I bought a Fitbit in July of this year. I know it was July, not because I keep up with dates very well, but because I was teaching summer school at the time. My first day with the Fitbit at work I put in 16,000 steps in a day, and I was really happy because I thought that was the way it was going to work out all the time. Easy, I thought. Piece of cake.
I was just a little off in that assumption. I started out setting a daily goal of 12,000 steps and dropped down the 10,000 steps because I got tired of feeling like a failure all the time. The app tells you when you’ve met your goal, and I like to meet my daily goals a little more often than once a week.
I have three friends on the Fitbit network. The app lists us in order of the number of steps taken for the week. I am almost always at the bottom of the list. I’ve been busy. Life in general has been hard to keep up with. Steps are not as easy to take as one might hope.
This week, however, I reached a sort of milestone. I got an email notification from Fitbit saying that I had lost ten pounds. This was news to me. I didn’t notice losing them. This might be the first time in my life anything like that has happened. Even when I have the stomach bug, I’m pretty much trying my best to get all of the weight loss out of it I can. Pounds gained, on the other hand, tend to sneak up on me unawares on a fairly regular basis.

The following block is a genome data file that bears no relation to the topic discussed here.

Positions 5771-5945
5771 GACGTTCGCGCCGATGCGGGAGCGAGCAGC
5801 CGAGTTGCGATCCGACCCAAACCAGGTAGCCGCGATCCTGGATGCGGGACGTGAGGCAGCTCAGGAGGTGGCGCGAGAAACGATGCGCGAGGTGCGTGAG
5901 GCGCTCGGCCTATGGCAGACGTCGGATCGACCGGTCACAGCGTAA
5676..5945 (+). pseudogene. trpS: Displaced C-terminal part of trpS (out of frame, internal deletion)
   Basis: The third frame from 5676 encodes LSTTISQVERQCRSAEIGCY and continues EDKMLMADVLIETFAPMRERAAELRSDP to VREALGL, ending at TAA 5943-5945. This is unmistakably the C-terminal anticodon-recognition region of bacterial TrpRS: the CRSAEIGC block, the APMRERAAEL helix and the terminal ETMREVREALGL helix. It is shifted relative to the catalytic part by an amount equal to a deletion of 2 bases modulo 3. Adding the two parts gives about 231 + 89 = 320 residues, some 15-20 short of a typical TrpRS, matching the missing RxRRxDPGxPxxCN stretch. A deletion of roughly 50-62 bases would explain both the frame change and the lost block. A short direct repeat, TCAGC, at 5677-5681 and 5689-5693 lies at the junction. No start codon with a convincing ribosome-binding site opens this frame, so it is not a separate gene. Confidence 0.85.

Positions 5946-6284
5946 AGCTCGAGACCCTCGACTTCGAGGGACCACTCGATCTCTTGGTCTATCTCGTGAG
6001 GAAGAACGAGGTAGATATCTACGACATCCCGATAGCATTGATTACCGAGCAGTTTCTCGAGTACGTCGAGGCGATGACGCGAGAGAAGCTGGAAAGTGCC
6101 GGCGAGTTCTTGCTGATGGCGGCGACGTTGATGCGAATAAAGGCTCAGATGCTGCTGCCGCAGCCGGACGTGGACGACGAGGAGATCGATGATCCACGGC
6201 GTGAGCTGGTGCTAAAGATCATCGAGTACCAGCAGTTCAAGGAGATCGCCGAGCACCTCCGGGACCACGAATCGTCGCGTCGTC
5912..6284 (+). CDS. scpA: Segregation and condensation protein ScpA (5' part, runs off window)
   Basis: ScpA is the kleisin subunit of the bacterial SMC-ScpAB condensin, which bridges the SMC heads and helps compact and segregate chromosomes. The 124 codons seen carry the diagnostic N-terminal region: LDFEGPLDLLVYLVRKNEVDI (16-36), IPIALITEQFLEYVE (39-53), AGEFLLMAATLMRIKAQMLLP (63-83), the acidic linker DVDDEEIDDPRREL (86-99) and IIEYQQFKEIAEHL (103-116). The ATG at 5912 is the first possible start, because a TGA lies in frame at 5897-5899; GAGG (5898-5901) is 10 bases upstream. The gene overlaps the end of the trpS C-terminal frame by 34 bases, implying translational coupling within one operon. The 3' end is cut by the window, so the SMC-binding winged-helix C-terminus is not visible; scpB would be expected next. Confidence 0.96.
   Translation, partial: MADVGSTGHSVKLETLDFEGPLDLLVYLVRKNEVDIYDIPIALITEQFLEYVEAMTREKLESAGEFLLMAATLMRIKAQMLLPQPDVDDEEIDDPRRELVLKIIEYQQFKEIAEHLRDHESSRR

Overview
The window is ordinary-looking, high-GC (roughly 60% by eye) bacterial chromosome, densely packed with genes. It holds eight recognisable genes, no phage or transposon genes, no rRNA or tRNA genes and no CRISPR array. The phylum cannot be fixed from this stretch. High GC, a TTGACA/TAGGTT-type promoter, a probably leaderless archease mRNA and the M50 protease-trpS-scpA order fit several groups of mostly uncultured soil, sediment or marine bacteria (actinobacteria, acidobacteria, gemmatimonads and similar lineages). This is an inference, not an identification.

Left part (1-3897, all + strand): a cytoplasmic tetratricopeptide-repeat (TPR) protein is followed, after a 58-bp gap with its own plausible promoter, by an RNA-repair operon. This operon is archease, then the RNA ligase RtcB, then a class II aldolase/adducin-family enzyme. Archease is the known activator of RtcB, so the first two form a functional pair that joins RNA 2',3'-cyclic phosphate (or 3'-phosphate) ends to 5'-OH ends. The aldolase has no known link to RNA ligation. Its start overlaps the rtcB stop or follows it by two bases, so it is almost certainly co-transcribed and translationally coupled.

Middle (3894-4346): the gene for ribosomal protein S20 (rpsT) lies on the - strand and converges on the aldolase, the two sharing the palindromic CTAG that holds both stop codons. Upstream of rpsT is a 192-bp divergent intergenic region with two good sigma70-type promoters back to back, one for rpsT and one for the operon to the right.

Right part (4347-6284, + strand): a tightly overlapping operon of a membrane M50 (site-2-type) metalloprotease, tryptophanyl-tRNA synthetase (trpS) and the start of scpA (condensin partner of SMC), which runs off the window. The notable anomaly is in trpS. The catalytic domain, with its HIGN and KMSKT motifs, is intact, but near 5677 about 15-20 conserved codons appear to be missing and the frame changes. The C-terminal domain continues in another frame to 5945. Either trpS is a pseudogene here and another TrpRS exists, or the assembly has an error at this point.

The reason Fitbit knows that I lost ten pounds is that a week or so after I bought the Fitbit Flex to wear on my wrist, I went back and bought the Fitbit Aria scale. Aria and I have an agreement. I don’t speak to her more than once every two or three weeks. I use another scale for more regular checkins, but Aria logs all sorts of information about me on my phone app, and I’d rather not see her graphs bouncing up and down day after day. I just want to see trends over time. More specifically, I want Aria to assure me that I am not gaining weight without realizing it.
It turns out I’m not at the moment. Instead I was losing weight without realizing it.
During these five months in which Flex and Aria have been tracking my progress, I have basically done nothing right. I have broken my own “no junk food” rule so many times I’m just grateful I don’t have the data on this. I have broken my “no snacking at work” rule. I have eaten the donuts in the break room. I have been busy and overwhelmed and eating without paying attention to myself just like all of the other times when I accidentally packed on a few extra.
I have also been a bad girl about my exercise goals. I was doing Couch-to-5k for part of this time, but I quit. I was going to an exercise class at the school fitness center, but I quit. I paid for ten weeks of yoga classes and went to about four sessions. No matter how good my intentions I just couldn’t seem to keep on track with anything.